As employment opportunities dry up, migrants leave Valley
Migrant workers have been leaving the Valley in large numbers because of loss of work and the prevailing tense situation.Updated: Aug 11, 2019 07:55 IST
Mohammad Arshad, a 45-year-old goldsmith from Calcutta who has been working for a local trader in Srinagar for the past 10 years, has decided to leave Kashmir along with his family.
He is trying to convince a tempo driver near Barbarshah Bridge to ferry his family and some friends from the interiors of downtown at Saraf Kadal to a convenient location. The area has been under restrictions all week since the nullification of Article 370 and the carving up of the state into two Union territories.
“We are a group of 28 people, including women and children. Some of us have managed to walk to this place but our families can’t walk. The driver is fearful the forces may not allow him to enter downtown or his vehicle may get caught in stone-pelting if he enters downtown,” Arshad says.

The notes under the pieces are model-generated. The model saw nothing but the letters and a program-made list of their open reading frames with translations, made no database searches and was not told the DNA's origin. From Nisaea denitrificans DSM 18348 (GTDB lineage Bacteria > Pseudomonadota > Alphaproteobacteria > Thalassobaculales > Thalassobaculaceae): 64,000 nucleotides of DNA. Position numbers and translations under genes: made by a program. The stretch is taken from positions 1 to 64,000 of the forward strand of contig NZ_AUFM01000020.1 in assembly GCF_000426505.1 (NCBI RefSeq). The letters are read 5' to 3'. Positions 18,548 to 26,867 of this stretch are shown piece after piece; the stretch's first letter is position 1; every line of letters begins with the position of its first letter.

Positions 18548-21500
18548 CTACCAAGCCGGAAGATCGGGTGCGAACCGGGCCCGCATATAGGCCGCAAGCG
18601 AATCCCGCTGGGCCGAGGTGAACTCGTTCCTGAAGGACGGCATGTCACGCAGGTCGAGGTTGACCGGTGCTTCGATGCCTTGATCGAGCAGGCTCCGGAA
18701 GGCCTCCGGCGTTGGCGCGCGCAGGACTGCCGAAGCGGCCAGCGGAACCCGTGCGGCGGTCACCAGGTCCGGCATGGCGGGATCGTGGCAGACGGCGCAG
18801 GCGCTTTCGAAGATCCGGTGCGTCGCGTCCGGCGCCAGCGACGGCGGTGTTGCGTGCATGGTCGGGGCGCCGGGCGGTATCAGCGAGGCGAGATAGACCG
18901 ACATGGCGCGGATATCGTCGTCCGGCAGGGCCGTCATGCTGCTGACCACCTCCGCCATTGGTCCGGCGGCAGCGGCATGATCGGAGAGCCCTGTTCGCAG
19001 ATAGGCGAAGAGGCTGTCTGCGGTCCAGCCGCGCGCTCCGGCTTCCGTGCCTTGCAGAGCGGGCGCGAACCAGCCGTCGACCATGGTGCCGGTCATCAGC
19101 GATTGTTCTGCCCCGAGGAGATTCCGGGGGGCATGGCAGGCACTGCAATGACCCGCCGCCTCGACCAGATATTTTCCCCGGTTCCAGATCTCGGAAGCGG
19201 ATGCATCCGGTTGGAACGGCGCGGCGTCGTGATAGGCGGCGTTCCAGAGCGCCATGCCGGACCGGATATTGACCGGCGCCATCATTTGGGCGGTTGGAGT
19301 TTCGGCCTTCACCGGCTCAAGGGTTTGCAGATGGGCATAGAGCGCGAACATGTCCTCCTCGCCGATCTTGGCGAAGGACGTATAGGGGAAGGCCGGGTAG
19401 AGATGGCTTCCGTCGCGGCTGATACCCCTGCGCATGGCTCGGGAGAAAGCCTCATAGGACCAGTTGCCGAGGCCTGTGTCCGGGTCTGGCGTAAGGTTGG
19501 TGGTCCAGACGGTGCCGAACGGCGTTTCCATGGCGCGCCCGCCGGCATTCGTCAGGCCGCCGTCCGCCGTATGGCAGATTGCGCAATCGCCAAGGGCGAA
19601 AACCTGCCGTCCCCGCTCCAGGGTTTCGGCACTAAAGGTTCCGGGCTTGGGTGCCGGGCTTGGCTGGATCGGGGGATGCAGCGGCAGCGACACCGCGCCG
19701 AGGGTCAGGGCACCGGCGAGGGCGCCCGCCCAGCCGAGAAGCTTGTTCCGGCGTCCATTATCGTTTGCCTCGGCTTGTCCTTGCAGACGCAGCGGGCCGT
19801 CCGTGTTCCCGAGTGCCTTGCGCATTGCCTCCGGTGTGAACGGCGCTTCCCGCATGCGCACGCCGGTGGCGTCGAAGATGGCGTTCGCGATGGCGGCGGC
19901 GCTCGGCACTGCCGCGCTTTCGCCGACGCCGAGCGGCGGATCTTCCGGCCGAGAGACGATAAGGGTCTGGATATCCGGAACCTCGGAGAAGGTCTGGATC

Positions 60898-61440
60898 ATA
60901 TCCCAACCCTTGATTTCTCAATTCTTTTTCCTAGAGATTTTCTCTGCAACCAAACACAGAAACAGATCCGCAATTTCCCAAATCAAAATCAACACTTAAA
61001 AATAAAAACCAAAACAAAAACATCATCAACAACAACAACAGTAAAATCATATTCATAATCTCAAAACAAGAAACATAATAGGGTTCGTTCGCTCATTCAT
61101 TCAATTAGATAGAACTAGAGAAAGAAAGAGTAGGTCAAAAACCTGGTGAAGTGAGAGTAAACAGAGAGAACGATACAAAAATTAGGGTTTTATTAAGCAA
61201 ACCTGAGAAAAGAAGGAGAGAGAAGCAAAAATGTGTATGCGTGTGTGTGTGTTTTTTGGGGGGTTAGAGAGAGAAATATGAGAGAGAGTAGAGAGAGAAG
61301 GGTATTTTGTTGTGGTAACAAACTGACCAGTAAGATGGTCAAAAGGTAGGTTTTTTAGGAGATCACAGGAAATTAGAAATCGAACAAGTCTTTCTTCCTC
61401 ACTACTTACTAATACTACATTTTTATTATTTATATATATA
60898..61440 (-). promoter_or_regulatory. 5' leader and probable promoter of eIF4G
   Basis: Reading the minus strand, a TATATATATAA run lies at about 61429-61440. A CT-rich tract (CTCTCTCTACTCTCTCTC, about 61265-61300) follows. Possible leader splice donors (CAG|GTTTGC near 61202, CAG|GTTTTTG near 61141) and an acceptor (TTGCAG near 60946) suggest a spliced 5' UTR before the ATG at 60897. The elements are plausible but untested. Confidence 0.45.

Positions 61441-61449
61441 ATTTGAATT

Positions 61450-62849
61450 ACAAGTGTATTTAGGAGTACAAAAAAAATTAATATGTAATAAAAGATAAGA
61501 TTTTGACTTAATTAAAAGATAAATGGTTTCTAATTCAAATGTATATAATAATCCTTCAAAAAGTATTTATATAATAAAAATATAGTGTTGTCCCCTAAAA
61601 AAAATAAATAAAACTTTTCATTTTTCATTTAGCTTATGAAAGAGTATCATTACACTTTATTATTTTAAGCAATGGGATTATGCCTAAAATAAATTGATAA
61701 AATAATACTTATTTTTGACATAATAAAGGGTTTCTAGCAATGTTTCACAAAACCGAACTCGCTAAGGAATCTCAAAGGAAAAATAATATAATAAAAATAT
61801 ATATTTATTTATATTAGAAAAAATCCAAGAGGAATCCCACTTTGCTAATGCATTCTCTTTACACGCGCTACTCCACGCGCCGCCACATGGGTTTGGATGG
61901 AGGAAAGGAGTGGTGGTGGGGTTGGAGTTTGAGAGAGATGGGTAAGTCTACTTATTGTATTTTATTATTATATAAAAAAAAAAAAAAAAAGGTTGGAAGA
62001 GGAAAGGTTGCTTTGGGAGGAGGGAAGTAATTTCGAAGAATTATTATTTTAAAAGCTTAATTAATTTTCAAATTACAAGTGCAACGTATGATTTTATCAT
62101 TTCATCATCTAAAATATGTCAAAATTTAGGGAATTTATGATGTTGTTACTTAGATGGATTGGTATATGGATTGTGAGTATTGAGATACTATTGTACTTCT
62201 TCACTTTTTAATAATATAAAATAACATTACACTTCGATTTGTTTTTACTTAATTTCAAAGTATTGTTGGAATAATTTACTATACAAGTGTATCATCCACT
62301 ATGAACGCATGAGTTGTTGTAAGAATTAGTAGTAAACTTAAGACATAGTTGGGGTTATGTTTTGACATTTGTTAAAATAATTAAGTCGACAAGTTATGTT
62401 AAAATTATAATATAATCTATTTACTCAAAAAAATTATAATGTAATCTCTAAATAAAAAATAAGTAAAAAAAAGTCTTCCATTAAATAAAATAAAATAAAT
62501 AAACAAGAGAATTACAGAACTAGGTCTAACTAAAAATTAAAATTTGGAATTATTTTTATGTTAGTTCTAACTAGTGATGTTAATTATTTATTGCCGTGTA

“There is no work to do now till the situation improves. So I have decided to go to my home in Calcutta,” he adds.
Migrant workers have been leaving the Valley in large numbers because of loss of work and the prevailing tense situation. Curfew-like restrictions were imposed across Kashmir on Sunday night, hours before Union home minister Amit Shah first announced the momentous decision on J&K in the Rajya Sabha.
Thousands of CRPF personnel, paramilitary forces and police have been deployed in Kashmir to prevent protests and violence, giving it the look of a fortress. Businesses, markets, offices and educational institutions are closed. Road blocks and concertina wires dot the roads and the movement of people is strictly restricted.
Last week, official orders urged all non-Kashmiris to leave, citing security concerns. The state government sent buses, immediately after the advisory was issued, to different tourist destinations to bring the visitors back to Srinagar.
According to government estimates, some 400,000 migrant workers have been working in Kashmir.
Mohammad Salman, a painter from Uttar Pradesh, said, “We are becoming the target of anger among Kashmiris...youths are telling us to leave. A police officer told us they can’t assure our safety,” said Salman.
First Published: Aug 11, 2019 07:36 IST